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Q: Why are these findings so significant?

A: The findings outline that there is a knowledge gap in the literature, and that there are a lot of system barriers and discrimination that happens that can be avoided if people were more educated.

 

Q: Can you offer specific suggestions that can be implemented or considered to bridge this gap?

A: Clinical labs should develop institution-wide protocols for identifying transgender individuals that highlight the different electronic medical record systems where sex and gender identity both need to recognized. Additionally, when sex-specific tests — such as those for PSA or pregnancy — are seemingly ordered for a patient of the opposite sex, labs should not cancel these tests and should properly flag the results. Another critical unmet need is for labs to develop precise reference intervals for transgender patients who take hormone therapy. Until these reference intervals are established, lab professionals should use hormone therapy status and clinical judgment to assess abnormal test results in transgender patients.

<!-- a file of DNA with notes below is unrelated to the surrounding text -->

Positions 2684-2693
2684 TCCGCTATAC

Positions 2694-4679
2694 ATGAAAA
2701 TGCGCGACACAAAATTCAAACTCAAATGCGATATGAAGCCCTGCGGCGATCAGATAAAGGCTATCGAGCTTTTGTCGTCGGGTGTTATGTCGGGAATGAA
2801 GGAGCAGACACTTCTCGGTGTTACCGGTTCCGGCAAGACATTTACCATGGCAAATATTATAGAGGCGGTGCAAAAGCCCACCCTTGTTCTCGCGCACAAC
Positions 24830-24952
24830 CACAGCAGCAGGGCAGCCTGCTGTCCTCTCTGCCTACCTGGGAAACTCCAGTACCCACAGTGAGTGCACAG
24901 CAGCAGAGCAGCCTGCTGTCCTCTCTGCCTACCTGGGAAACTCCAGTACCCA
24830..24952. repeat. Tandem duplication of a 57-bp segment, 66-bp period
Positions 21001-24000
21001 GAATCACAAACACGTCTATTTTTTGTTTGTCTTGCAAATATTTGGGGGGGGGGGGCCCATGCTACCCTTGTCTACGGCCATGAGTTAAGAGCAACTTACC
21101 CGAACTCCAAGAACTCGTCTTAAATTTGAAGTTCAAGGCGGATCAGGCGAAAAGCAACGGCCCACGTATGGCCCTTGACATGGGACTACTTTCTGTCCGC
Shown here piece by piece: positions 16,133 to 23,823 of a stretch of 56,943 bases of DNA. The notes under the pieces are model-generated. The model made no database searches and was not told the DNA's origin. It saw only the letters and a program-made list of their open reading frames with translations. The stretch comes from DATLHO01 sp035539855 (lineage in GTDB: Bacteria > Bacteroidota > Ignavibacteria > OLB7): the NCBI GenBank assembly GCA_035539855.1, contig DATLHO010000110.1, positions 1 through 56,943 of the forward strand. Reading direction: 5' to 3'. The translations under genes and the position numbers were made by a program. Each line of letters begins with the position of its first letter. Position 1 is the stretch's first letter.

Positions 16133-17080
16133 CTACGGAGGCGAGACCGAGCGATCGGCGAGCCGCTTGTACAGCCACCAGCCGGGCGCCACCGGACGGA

Q: What should future research entail?

A: Future research should focus on establishing reference intervals for common laboratory values that are known to be influenced by sex, as well as understanding if there are differences in these laboratory values depending on if the person transitioned as a child or as an adult. There has been an increase of pediatric transgender health care services, but the availability of transgender health care services in the geriatric populations is scarce.

 

Q: Is there anything else that you would like to mention?

A: It is helpful for people to understand that being transgender in and of itself is not a pathology but an identity. Gender is something unique to every individual, and it influences the way we are perceived and relate to the world. That can be really hard for some people to grasp when they have never experienced a discrepancy between their sex assigned at birth and gender, but having the awareness to relate to others’ differences is universally valuable. – by Jennifer Southall

 

Reference:

Goldstein Z, et al. Clin Chem. 2017;doi:10.1373/clinchem.2016.258780.

 

For more information:

Dina N. Greene, PhD, DABCC, can be reached at University of Washington, Box 357110, 1959 NE Pacific St., NW120, Seattle, WA 98195; email: dngreene@uw.edu.

 

Disclosure: Greene reports no relevant financial disclosures.